Tag Archives: Middle Eastern

Smoked eggplant rolls

Babaganoush-Stuffed Eggplant Rolls with Spiced Tomato Sauce and Herbed Cream

Serves 4 as an entree, 2 as a main

These days I often find myself with not much at all in the fridge. It’s so difficult to get to the organic grocer after work, and they never have any veggies left on the weekend. I have started supplementing with some conventional produce from the local fruit shop, but they have no flavour and I really do hate eating pesticides, so I buy as little as possible.

And so it was that I found myself with nothing but two eggplants in the fridge last night. Luckily, eggplant is one of the most versatile vegetables out there, and can easily become a spectacular dish without any of its vegetable friends.

Like most people I’m sure, if I have more than one eggplant, one of them is going to get smoked and turned into baba ganoush. I mean, who doesn’t make baba ganoush on a weekly basis? It’s right there with hummus. But I didn’t want a bowl of dip, because I had nothing to dip into it. Luckily eggplant stuffed with eggplant is a legitimate thing.  Now I could happily just eat eggplant stuffed with baba ganoush on its own, but that isn’t much of a weekend dish, so I raided the fortunately well stocked cupboards and here we have it, a spectacularly delicious but incredibly easy meal.

All of the elements on the plate can be made in advance, however the different temperatures are important. The spiced tomato sauce should be warm, the eggplant slices should be warm, the baba ganoush should be room temperature and the cashew cream should be chilled. The combination of hot and cold, sweet and salty and smokiness is what makes this dish shine. But don’t worry, it’s actually incredibly easy to coordinate, and you will have a restaurant quality dish to serve as a starter at your next dinner party.


The baked eggplant

1 large eggplant, sliced 7mm thick lengthwise (you should get 8 slices, or more)

The babaganoush/Smoked eggplant filling

1 large eggplant (really large – use two if unsure, you can always adjust the seasoning accordingly)

3 tbsp tahini

1 tbsp lemon juice, or to taste

3 tbsp olive oil

2 cloves garlic, very finely chopped

Handful fresh parsley

Salt and pepper to taste

The tomato sauce

3 tbsp olive oil

3 large cloves garlic, finely chopped

1 large brown onion, very finely chopped

2 heaped tbsp tomato paste

2 cups passata

1 heaped tbsp brown sugar

3/4 tsp ground cumin, or to taste

1/2 tsp ground coriander, or to taste

1/4 tsp paprika, or to taste

Scant 1/4 tsp ground ginger

Dash cayenne pepper or hot chilli powder

Salt and pepper to taste

The lemon-herb cream

1/3 cup cashews, soaked a couple of hours, OR pinenuts (better but expensive) OR a combination of both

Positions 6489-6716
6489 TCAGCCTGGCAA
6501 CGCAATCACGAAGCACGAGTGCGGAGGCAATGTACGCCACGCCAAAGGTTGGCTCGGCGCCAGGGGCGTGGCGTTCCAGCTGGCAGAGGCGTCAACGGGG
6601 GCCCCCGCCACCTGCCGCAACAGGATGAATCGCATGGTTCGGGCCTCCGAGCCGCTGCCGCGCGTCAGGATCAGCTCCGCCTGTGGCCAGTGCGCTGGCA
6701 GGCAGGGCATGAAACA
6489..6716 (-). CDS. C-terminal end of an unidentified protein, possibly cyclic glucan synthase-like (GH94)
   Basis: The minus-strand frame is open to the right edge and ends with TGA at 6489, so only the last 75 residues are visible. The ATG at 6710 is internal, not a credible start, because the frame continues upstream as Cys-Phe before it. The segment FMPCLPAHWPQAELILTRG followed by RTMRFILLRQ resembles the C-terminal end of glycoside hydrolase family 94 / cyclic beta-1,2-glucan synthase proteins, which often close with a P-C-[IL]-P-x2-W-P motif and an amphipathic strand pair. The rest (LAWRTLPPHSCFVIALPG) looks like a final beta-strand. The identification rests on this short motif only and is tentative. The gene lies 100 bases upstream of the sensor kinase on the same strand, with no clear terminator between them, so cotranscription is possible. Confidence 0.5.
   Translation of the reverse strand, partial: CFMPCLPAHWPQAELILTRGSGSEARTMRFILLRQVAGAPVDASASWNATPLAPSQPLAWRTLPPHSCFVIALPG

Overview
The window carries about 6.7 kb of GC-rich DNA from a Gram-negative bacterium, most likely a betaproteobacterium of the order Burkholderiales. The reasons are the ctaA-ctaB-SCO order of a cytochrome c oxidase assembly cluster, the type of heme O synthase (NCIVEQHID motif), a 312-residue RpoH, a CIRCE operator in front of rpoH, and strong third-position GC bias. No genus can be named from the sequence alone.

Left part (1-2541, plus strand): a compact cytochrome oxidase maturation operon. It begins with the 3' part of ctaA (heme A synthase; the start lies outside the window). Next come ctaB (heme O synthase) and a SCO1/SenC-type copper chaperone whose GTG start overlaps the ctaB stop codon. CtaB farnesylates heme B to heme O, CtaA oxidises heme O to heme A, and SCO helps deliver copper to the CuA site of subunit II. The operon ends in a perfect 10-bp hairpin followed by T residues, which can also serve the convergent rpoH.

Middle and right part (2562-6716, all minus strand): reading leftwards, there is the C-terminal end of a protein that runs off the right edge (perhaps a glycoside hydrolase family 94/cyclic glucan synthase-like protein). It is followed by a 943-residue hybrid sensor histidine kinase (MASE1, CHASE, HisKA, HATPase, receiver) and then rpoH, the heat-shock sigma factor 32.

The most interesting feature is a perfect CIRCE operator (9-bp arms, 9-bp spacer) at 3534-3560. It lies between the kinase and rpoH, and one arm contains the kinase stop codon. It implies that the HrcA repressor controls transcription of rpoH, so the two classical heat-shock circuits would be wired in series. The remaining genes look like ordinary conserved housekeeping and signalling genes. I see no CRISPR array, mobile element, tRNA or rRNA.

1/3 cup water

1/2 tsp lemon zest

1tbsp lemon juice, or to taste

a few sprigs fresh parsley

a couple sprigs fresh mint

Splash olive oil

Salt to taste

To garnish

Finely chopped Sicilian green olives (or other mild green olives), around 8

Fresh mint, chopped (a few tablespoons)

A few sprigs parsley


1. Preheat the oven to 200C

2. Make the lemon-herb cream

Place the pinenuts/soaked cashews, 1/3 cup water, lemon juice, olive oil and a pinch of salt into a high speed blender and blend until smooth. Add the parsley and mint and blend again until the herbs are very finely chopped. Scrape into a bowl/container and adjust seasoning to taste. It should taste good on its own, and be quite refreshing. Place in the fridge to chill

3. Make the babaganoush

Place the eggplant directly onto the flame on your stove. Leave to blacken and char, then turn to do the next side. Repeat until all the skin has blackened and the eggplant is soft and collapsing. It should look like this:


Allow the eggplant to cool to room temperature, then peel off the skin. A flew flecks are ok if you miss them, but no big bits. Place the flesh into a food processor and add all remaining ingredients. Pulse until creamy and the parsley is finely chopped. Adjust seasoning to taste and set aside.

4. Make the tomato sauce and bake the eggplant

Place the eggplant slices onto a baking paper lined tray. Brush both sides of each slice generously with olive oil and then rub a small pinch of salt into each side. Don’t go overboard, you aren’t rinsing this salt off. Place the eggplant in the oven and cook 10 minutes, then flip and cook another 10 minutes or until soft and slightly browned.

While they’re baking away, heat the olive oil in a pan over low heat. Add the onions and cook until clear and sticky and starting to brown. Add the garlic and cook another minute. Add the tomato paste and spices and mix well. Add the passata, sugar and a big pinch salt and stir well. Bring to the boil then reduce to a rapid simmer. Cook, stirring often, until it is quite thick, around 20 minutes. Adjust seasoning to taste, then set aside to cool five minutes before serving.

5. Assemble